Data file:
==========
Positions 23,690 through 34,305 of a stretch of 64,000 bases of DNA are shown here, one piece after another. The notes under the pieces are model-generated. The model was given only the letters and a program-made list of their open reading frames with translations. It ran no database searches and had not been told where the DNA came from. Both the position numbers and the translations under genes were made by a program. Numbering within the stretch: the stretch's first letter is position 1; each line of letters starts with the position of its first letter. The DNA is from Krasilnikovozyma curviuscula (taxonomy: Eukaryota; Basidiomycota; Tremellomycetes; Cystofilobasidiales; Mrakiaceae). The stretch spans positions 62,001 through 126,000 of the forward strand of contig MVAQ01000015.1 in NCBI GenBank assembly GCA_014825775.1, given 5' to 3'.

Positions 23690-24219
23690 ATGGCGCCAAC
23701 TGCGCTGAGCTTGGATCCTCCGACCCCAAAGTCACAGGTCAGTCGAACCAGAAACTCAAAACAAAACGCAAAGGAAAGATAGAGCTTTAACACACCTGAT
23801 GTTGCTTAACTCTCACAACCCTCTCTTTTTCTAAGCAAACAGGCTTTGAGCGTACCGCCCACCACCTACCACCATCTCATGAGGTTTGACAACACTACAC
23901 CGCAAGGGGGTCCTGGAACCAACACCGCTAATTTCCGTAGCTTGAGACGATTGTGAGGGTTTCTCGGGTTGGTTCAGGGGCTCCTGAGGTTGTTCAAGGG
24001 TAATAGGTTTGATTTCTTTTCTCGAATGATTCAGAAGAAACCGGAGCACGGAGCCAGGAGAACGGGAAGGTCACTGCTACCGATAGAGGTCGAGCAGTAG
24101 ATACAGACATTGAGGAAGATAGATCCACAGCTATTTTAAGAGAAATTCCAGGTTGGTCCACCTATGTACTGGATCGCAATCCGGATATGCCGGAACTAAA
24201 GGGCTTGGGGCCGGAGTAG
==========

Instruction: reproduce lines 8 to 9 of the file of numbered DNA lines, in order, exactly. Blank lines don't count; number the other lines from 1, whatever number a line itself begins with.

24101 ATACAGACATTGAGGAAGATAGATCCACAGCTATTTTAAGAGAAATTCCAGGTTGGTCCACCTATGTACTGGATCGCAATCCGGATATGCCGGAACTAAA
24201 GGGCTTGGGGCCGGAGTAG